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[EXPLAINED] The Home Selling Process in Lehi

The home selling process might seem overwhelming, but let’s be honest: it’s the same in Lehi as it is anywhere else in Utah. The only difference is that you’ll likely be selling to a BYU alum or fan rather than a Utah Man. We just have to include a city name like Lehi because Google likes knowing that we’re hyperbolically local homebuyers and will reward us for being based in Utah County if we say so every time we write an article.

Does that mean we don’t have anything valuable to share about selling your home? Absolutely not. Hopefully this post will demonstrate as much as we dive into things like the fees associated with selling, using a real estate agent or not, and getting a fair price for your home.

So, without further ado, your overview of the traditional home selling process for people in Lehi—and anywhere else in Utah really. As a bonus, we’ll also throw in an alternative strategy (spoiler, it may or may not involve Wasatch Cash).

Selling Your Home in Lehi

The traditional home selling process is what you might already expect: realize that you need to clean up your house before you sell it, repair and update, find a real estate agent, rely on them to get photos of your home, wait for them to list it on the MLS and market your property, collect offers, negotiate with the winner, repair and update everything you lazily skipped before listing, schedule inspections and appraisals, wait for escrow, and FINALLY close.

All in all, this process takes an average of 90 days from listing to closing (a little bit more if you consider initial repairs, finding an agent, and listing the home).

Here’s how to ensure each of those steps goes well.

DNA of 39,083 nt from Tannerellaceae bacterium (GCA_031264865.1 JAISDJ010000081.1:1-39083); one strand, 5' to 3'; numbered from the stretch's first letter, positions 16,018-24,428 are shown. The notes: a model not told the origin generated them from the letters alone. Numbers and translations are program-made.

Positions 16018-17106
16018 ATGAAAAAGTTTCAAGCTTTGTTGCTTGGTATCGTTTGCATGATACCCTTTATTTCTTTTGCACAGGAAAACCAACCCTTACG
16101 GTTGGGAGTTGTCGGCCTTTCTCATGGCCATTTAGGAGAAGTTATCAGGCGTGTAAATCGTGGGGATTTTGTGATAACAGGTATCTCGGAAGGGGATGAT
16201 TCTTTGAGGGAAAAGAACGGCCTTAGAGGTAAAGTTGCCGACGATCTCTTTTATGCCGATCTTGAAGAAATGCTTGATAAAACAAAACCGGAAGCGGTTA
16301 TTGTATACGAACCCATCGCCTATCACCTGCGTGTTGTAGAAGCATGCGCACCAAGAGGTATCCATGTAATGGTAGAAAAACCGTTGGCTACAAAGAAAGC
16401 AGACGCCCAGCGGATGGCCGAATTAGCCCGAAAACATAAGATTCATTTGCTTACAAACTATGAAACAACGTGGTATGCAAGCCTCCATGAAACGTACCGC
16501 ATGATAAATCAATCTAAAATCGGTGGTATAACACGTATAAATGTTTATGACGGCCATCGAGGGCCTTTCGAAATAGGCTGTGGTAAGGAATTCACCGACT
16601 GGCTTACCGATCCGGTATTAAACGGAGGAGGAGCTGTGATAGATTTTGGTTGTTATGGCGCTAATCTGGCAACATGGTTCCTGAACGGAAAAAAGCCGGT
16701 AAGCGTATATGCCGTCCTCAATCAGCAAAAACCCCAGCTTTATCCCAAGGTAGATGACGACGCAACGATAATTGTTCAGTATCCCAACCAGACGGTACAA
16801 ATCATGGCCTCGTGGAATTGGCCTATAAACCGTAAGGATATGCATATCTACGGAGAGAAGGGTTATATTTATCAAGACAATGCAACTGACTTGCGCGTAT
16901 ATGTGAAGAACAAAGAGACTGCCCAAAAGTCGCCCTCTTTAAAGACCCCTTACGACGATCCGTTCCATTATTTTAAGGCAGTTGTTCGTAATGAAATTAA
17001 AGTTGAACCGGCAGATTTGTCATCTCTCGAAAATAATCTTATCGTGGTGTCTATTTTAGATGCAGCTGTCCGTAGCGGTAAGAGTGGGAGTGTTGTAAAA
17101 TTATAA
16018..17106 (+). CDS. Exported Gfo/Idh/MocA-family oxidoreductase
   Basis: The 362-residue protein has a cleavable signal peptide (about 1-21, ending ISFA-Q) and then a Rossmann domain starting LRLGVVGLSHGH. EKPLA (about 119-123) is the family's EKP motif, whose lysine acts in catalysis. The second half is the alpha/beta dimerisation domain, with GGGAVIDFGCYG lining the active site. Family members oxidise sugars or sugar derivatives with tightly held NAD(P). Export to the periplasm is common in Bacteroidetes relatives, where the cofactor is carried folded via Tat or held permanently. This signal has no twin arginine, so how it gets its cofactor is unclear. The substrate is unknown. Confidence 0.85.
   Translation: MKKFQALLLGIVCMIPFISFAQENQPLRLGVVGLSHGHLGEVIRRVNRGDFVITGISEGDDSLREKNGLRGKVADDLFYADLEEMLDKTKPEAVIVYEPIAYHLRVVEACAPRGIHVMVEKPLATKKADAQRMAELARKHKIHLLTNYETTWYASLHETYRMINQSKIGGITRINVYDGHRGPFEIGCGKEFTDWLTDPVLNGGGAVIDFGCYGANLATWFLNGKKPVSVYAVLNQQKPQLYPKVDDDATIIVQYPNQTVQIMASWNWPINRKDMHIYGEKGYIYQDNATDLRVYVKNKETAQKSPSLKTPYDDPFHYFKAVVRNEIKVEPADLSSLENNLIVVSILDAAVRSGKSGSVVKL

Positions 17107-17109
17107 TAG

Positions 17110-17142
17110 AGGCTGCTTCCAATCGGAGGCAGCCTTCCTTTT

1. Find the Right Agent

More difficult than it sounds. Real estate agents are distributed along the lines of attorneys and accountants—good ones exist, they’re just harder to find than wins on a Big 12 football schedule. The very best ones will change your life though. Turnkey operations that handle everything from photos to showings with some extensive marketing of your home off the MLS sprinkled in. The bad ones will promise a high listing price to get you to sign an exclusive contract with them and then let your property languish on the MLS through price drop after price drop. Find someone who’s been working in Lehi for a long time and has a good reputation—online and with living breathing clients.

Check their reviews on at least 2 sites, call, ask questions, and determine how much their commission is going to cost you (usually it’s between 3% and 6%). Good questions often target their process—how do they market homes? How long do their listings usually take to sell? What’s their negotiation strategy? How do they handle unrepresented buyers and how much commission do they take for them (you can push for 1% or 2% and have the remainder stay in your pocket).

2. Choose a Price